The novelty or fun factor of the 50 antique tractors installed in and around the JUMP facility in downtown Boise won’t wear off, writes Sean Ellis in an article published by the Idaho Farm Bureau Federation (IFBF).
The JUMP facility opened in December 2015, and tractors were incorporated into the facility’s design.
“They’re more popular than ever,” says Rob Bearden, curator of tractors at the JUMP facility, whose title is literally Tractor Doctor. “The more we promote them, the more people show up and see them.”
Jack’s Urban Meeting Place is a $70 million community gathering center funded by the family of the late JR “Jack” Simplot, known as “Mr. Spud” for his role in putting Idaho potatoes on the map.
The tractors adorning the JUMP facility are among 110 pieces of Simplot antique farm equipment purchased at auction in 1998 from an agricultural museum owned by Oscar Cooke, a Montana farmer who died in 1995.
According to Bearden, Cooke had the largest collection of tractors and farm implements in the world at the time, and Simplot bought the best of the best.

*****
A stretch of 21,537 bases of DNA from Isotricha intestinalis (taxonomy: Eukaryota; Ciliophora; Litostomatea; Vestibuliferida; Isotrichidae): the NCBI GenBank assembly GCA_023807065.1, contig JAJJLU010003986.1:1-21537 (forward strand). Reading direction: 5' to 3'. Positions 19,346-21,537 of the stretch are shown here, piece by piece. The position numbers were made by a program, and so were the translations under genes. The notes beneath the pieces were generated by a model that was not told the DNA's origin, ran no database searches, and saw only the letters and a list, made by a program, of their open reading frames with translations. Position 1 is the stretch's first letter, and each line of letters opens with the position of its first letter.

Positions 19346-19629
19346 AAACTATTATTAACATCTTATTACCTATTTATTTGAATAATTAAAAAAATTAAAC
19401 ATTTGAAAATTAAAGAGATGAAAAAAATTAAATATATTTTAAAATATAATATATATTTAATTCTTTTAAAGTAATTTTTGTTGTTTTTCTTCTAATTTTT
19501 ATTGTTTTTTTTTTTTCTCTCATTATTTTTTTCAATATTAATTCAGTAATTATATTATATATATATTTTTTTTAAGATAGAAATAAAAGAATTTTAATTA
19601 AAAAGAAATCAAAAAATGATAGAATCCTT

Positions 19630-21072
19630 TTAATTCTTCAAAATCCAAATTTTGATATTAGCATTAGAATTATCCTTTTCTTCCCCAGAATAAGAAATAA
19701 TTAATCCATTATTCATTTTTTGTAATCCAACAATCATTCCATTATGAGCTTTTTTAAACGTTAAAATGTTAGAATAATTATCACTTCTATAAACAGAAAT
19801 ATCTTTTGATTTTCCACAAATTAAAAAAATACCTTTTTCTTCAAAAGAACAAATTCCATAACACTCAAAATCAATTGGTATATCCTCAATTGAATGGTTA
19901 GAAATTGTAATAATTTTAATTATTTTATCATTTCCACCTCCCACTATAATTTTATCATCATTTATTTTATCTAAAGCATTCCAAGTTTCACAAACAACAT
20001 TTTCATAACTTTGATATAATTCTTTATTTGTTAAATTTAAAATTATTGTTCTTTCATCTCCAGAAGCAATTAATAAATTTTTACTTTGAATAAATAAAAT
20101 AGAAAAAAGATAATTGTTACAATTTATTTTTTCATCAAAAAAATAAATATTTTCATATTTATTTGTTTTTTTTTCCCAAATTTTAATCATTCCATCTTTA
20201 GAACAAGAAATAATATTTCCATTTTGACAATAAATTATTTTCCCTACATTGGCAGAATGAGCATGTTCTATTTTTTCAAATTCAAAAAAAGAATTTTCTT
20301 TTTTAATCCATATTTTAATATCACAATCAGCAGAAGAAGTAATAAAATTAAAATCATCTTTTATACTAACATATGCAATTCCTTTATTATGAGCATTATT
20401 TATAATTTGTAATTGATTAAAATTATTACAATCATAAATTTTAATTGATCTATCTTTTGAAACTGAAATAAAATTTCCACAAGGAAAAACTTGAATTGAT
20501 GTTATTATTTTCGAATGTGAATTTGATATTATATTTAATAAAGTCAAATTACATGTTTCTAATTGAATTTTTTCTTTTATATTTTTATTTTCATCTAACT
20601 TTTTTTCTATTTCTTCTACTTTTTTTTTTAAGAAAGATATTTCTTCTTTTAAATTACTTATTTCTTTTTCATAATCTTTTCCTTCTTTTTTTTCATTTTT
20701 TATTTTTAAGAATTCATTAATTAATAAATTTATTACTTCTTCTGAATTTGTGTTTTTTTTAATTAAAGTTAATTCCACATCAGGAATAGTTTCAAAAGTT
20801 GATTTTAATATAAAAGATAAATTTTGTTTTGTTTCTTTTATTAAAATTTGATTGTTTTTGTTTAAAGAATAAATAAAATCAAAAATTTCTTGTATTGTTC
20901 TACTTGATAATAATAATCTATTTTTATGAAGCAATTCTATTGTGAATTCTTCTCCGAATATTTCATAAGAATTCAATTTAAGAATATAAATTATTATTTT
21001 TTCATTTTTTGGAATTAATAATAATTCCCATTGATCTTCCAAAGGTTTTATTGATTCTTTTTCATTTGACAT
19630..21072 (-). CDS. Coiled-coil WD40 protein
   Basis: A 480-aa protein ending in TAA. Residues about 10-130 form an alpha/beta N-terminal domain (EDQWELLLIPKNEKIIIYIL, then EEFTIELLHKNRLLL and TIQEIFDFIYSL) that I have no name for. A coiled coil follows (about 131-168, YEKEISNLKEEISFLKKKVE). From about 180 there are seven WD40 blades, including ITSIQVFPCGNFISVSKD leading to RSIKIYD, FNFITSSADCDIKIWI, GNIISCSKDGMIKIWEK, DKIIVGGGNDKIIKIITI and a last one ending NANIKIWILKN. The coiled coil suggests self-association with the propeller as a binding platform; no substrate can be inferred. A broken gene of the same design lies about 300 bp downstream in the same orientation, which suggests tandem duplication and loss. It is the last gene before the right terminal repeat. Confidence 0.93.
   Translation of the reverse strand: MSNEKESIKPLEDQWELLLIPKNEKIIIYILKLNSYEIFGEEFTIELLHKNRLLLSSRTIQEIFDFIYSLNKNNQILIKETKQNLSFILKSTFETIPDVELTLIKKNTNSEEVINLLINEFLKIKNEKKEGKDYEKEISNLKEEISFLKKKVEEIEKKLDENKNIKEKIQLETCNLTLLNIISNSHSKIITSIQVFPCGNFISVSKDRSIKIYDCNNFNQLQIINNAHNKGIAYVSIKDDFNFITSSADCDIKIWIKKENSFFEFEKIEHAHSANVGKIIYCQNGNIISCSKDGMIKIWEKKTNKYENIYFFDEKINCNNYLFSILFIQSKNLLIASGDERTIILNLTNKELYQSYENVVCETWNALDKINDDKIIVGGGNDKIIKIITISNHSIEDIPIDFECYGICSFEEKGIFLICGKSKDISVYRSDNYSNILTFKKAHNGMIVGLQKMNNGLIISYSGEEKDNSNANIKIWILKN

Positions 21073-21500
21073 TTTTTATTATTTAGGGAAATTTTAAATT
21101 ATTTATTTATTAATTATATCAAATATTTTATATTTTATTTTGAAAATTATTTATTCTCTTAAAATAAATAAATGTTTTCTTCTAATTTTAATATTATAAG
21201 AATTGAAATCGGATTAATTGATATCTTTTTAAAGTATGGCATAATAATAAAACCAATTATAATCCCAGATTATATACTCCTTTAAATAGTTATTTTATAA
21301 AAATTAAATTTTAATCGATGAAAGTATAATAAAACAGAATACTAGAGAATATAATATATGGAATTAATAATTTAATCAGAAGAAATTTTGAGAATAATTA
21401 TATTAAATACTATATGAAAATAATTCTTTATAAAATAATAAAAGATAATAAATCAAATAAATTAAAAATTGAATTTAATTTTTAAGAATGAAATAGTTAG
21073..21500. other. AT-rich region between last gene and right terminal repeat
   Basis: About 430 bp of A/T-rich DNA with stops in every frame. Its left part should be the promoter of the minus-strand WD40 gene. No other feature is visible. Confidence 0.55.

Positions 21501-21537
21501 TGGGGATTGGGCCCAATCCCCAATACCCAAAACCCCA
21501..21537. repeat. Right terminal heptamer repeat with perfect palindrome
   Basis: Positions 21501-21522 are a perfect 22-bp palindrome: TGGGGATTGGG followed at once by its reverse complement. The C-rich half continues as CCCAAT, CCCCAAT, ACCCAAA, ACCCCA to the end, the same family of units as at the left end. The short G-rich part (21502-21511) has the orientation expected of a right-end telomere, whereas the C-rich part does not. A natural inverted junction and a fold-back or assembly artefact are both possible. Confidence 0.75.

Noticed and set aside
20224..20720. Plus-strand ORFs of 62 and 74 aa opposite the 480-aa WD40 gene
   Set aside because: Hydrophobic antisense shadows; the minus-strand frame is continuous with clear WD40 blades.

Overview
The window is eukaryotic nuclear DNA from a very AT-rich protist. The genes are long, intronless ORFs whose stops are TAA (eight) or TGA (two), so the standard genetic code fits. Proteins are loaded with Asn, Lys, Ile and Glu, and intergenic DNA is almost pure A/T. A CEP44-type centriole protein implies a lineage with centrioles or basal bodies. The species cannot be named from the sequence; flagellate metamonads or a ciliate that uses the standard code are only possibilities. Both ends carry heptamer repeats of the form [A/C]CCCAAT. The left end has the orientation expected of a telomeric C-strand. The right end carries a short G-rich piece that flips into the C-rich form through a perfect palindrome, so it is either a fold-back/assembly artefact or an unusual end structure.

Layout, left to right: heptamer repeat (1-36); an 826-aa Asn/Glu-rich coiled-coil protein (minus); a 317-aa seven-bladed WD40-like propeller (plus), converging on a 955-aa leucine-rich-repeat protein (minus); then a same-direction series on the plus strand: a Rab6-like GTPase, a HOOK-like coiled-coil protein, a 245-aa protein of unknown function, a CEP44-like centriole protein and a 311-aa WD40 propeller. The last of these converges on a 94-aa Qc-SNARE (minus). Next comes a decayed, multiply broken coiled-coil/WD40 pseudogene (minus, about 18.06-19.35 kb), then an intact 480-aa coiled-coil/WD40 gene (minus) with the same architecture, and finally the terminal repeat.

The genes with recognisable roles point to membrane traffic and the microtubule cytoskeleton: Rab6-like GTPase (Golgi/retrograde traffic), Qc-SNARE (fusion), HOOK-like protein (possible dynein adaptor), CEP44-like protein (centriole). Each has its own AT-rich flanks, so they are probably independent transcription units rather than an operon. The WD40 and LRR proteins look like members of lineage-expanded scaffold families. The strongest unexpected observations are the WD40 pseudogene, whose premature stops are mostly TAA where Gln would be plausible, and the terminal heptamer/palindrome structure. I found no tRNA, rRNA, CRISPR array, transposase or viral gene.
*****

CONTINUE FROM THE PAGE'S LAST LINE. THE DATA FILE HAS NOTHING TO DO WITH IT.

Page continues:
The 110 agricultural machines purchased by Simplot alone form one of the world’s premier collections of antique and unusual tractors, he says.
Some of them almost look like they came out of a Dr. Seuss book. Others, like the Kerosene Annie, a 1909 Rumely prototype, are literally one-of-a-kind. Some are the last of their kind, such as a 1910 Olmstead, a four-wheel-drive articulated tractor that is the only one of 28 left (see image below).
The collection includes a 1923 Avery Track Runner, one of only two left in the world (see image below).
The tractors inside and outside the JUMP facility are a popular attraction, drawing people from all over the United States and the world, Bearden says.
He says tractors dating from the 1890s to 1939 border on being national treasures because they tell the story of the development of machinery and agriculture.
“These are far beyond antiques,” says Bearden. “Antiques are just a bunch of old stuff. These are about more. Some of the history attached to these things, the national history and the tractor itself, just makes them very special.”
“Here at JUMP you can see the full evolution of tractors,” he says. “We have everything.”
Source: Idaho Farm Bureau Federation (IFBF). Full story here
Cover image: Rob Bearden, a.k.a. the tractor doctor, talks about the 60 pieces of antique farm equipment that JR Simplot bought at auction in 1998.
Connected: View the 29-page tractor booklet here
Below: Some examples of antique tractors from the tractor brochure